What are Confirmed and Unconfirmed Letter of Credits

Confirmed and Unconfirmed Credits. When a letter of credit is advised to the beneficiary through a bank in the beneficiary’s country, it may request the other bank to add its confirmation or merely advise the credit to the beneficiary without adding its confirmation. If the advising bank adds confirmation to the credit, it becomes a confirming bank and the credit a confirmed credit.

Confirmation is a definite undertaking of the confirming bank, in addition to the undertaking of the issuing bank, to accept and/or pay bills or make payment (without bills) provided the terms and conditions of the credit are satisfied (Article 9). When the advising bank confirms a credit, it undertakes to negotiate bills drawn under the credit without recourse to the drawer.

Normally, all confirmed credits are also irrevocable letters of credit. It is so because no bank in the exporter’s country would be willing to undertake a liability on a revocable credit on which there is no definite undertaking by the issuing bank.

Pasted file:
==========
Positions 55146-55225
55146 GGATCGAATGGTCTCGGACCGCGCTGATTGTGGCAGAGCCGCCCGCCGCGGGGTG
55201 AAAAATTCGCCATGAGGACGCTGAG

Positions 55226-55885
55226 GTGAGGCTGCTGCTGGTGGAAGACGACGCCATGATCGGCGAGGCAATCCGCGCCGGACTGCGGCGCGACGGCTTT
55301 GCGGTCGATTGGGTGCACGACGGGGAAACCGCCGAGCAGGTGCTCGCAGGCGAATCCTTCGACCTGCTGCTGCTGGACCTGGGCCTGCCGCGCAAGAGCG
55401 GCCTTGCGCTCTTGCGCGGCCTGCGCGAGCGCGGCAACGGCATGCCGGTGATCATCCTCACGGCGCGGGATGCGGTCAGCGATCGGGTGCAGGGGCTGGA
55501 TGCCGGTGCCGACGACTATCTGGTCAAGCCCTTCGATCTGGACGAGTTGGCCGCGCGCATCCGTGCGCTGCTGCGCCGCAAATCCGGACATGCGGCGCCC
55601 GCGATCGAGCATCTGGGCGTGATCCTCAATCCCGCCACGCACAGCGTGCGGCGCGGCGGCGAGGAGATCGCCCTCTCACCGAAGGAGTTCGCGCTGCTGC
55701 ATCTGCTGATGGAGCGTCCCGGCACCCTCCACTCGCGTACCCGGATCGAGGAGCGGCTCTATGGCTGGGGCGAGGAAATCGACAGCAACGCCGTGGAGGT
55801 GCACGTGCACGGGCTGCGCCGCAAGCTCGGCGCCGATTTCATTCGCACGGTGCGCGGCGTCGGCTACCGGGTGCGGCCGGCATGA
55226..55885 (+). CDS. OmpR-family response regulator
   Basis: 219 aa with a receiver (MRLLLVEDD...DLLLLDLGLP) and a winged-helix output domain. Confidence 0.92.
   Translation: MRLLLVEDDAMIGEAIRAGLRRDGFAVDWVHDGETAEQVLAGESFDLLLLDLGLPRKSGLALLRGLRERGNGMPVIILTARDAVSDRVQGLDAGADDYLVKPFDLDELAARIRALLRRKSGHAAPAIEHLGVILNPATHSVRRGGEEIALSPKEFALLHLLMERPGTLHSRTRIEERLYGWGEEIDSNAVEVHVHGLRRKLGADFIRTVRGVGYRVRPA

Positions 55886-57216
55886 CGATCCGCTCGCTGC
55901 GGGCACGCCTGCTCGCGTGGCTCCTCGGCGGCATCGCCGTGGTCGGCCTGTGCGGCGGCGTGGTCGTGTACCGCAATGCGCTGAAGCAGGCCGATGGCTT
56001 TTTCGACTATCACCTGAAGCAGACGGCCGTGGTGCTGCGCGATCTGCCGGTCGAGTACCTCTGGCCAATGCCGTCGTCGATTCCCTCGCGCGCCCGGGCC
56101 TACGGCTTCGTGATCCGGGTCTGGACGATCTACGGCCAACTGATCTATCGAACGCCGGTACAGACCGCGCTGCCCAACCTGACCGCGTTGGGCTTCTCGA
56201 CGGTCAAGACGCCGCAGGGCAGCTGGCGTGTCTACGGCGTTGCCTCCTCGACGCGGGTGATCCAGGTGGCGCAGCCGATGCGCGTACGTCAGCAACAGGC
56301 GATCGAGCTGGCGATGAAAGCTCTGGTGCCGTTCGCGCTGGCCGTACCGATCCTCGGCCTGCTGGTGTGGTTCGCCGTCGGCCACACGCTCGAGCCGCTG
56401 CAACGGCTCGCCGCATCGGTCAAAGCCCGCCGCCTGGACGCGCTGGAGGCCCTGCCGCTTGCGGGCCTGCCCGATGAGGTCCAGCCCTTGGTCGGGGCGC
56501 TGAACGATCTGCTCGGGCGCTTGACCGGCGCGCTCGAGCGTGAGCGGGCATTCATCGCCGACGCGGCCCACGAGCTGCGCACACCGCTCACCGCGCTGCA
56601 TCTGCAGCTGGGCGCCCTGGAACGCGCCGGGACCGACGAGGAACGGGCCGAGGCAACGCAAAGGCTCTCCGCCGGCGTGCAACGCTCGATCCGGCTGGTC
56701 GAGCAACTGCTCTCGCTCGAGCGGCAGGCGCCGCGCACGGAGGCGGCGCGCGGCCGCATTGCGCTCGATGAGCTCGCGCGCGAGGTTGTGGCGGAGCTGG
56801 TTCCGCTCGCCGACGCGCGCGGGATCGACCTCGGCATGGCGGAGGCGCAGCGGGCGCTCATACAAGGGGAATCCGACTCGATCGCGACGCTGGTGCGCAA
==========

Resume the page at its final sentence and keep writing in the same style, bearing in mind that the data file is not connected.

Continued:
A confirmed irrevocable credit is the best form of credit available to the exporter  as it has following added advantages:

(a) It insures the exporter not only against the failure of the importer but that of the issuing bank also. Though a letter of credit bears the superior credit of a bank in the importer’s country, the exporter may not know the financial standing of the issuing bank. When the credit is confirmed by bank which he knows well he is more secure.

(b) It also haves the beneficiary from changes in government policies, or disturbances in the political situation of the importer’s country. Irrespective of these changes the beneficiary is assured of payment by the confirming bank.

When the advising bank does not add its confirmation, but merely forwards the credit to the beneficiary, the credit remains unconfirmed. The advising of the credit through a bank serves in such a case to get the signature of the issuing bank on the credit authenticated by the advising bank. There is no additional undertaking  by the advising bank.

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